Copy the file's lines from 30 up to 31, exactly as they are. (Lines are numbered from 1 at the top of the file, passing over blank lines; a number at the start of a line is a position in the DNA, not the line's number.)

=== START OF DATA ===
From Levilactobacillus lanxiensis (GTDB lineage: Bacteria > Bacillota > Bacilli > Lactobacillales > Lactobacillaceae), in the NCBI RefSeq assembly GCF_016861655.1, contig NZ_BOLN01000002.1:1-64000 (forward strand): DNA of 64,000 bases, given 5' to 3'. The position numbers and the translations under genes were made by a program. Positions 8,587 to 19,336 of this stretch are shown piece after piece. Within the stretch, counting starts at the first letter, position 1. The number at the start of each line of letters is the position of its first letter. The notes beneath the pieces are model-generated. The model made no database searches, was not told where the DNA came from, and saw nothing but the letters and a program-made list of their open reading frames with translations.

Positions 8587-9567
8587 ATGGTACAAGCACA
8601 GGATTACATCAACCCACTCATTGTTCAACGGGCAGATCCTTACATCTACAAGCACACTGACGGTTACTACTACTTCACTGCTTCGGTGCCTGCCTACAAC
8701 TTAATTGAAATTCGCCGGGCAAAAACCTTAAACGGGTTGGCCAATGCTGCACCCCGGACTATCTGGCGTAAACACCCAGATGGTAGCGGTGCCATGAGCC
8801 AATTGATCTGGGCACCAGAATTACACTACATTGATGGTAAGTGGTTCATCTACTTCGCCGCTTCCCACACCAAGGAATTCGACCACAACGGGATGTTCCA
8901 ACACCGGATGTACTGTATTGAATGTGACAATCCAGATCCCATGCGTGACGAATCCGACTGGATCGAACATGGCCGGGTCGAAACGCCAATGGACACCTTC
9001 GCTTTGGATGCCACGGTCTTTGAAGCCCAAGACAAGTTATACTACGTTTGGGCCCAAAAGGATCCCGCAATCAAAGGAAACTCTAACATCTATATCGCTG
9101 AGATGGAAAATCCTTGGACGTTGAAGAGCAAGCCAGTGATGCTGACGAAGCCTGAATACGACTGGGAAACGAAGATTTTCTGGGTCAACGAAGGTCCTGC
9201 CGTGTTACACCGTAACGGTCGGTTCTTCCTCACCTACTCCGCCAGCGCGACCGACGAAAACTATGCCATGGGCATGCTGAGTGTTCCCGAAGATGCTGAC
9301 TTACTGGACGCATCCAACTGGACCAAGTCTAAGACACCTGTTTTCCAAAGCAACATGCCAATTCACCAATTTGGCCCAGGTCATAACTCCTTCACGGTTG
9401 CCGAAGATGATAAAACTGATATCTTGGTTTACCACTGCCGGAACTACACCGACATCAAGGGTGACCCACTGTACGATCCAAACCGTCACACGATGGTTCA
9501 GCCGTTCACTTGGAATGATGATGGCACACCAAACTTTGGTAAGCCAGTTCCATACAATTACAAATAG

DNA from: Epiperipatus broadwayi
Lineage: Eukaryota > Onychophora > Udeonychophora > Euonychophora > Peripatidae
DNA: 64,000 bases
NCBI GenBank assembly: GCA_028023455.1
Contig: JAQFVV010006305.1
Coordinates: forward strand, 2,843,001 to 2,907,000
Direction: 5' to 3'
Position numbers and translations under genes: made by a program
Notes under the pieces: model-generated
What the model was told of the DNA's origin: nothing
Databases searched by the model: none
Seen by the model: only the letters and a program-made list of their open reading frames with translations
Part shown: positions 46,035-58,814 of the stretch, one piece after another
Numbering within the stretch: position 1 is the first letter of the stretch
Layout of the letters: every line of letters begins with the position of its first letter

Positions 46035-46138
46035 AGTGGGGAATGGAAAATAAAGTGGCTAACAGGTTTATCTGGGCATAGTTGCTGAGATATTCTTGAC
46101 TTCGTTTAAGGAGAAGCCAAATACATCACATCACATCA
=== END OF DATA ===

46035 AGTGGGGAATGGAAAATAAAGTGGCTAACAGGTTTATCTGGGCATAGTTGCTGAGATATTCTTGAC
46101 TTCGTTTAAGGAGAAGCCAAATACATCACATCACATCA